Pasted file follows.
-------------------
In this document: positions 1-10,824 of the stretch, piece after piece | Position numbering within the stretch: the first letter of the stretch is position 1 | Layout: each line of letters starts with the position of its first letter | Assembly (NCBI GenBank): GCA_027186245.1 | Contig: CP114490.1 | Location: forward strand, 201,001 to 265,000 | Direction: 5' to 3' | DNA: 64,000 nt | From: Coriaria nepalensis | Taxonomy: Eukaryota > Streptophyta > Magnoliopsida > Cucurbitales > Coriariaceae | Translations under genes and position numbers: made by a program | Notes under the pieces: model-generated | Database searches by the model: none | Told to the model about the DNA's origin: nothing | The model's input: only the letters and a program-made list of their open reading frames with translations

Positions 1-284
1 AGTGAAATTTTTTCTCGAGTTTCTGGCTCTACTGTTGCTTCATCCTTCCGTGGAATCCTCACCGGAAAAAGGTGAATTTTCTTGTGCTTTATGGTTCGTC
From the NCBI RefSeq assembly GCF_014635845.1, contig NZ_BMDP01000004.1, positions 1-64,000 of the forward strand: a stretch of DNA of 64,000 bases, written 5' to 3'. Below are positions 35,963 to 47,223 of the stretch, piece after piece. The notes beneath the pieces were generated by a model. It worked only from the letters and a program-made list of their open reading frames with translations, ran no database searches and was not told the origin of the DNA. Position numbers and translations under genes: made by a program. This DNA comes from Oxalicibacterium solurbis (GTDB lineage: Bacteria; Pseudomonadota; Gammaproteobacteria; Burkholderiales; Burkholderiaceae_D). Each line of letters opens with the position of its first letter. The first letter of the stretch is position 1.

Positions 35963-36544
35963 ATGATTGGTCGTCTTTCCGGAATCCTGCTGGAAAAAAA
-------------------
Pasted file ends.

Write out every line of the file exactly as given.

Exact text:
In this document: positions 1-10,824 of the stretch, piece after piece | Position numbering within the stretch: the first letter of the stretch is position 1 | Layout: each line of letters starts with the position of its first letter | Assembly (NCBI GenBank): GCA_027186245.1 | Contig: CP114490.1 | Location: forward strand, 201,001 to 265,000 | Direction: 5' to 3' | DNA: 64,000 nt | From: Coriaria nepalensis | Taxonomy: Eukaryota > Streptophyta > Magnoliopsida > Cucurbitales > Coriariaceae | Translations under genes and position numbers: made by a program | Notes under the pieces: model-generated | Database searches by the model: none | Told to the model about the DNA's origin: nothing | The model's input: only the letters and a program-made list of their open reading frames with translations

Positions 1-284
1 AGTGAAATTTTTTCTCGAGTTTCTGGCTCTACTGTTGCTTCATCCTTCCGTGGAATCCTCACCGGAAAAAGGTGAATTTTCTTGTGCTTTATGGTTCGTC
From the NCBI RefSeq assembly GCF_014635845.1, contig NZ_BMDP01000004.1, positions 1-64,000 of the forward strand: a stretch of DNA of 64,000 bases, written 5' to 3'. Below are positions 35,963 to 47,223 of the stretch, piece after piece. The notes beneath the pieces were generated by a model. It worked only from the letters and a program-made list of their open reading frames with translations, ran no database searches and was not told the origin of the DNA. Position numbers and translations under genes: made by a program. This DNA comes from Oxalicibacterium solurbis (GTDB lineage: Bacteria; Pseudomonadota; Gammaproteobacteria; Burkholderiales; Burkholderiaceae_D). Each line of letters opens with the position of its first letter. The first letter of the stretch is position 1.

Positions 35963-36544
35963 ATGATTGGTCGTCTTTCCGGAATCCTGCTGGAAAAAAA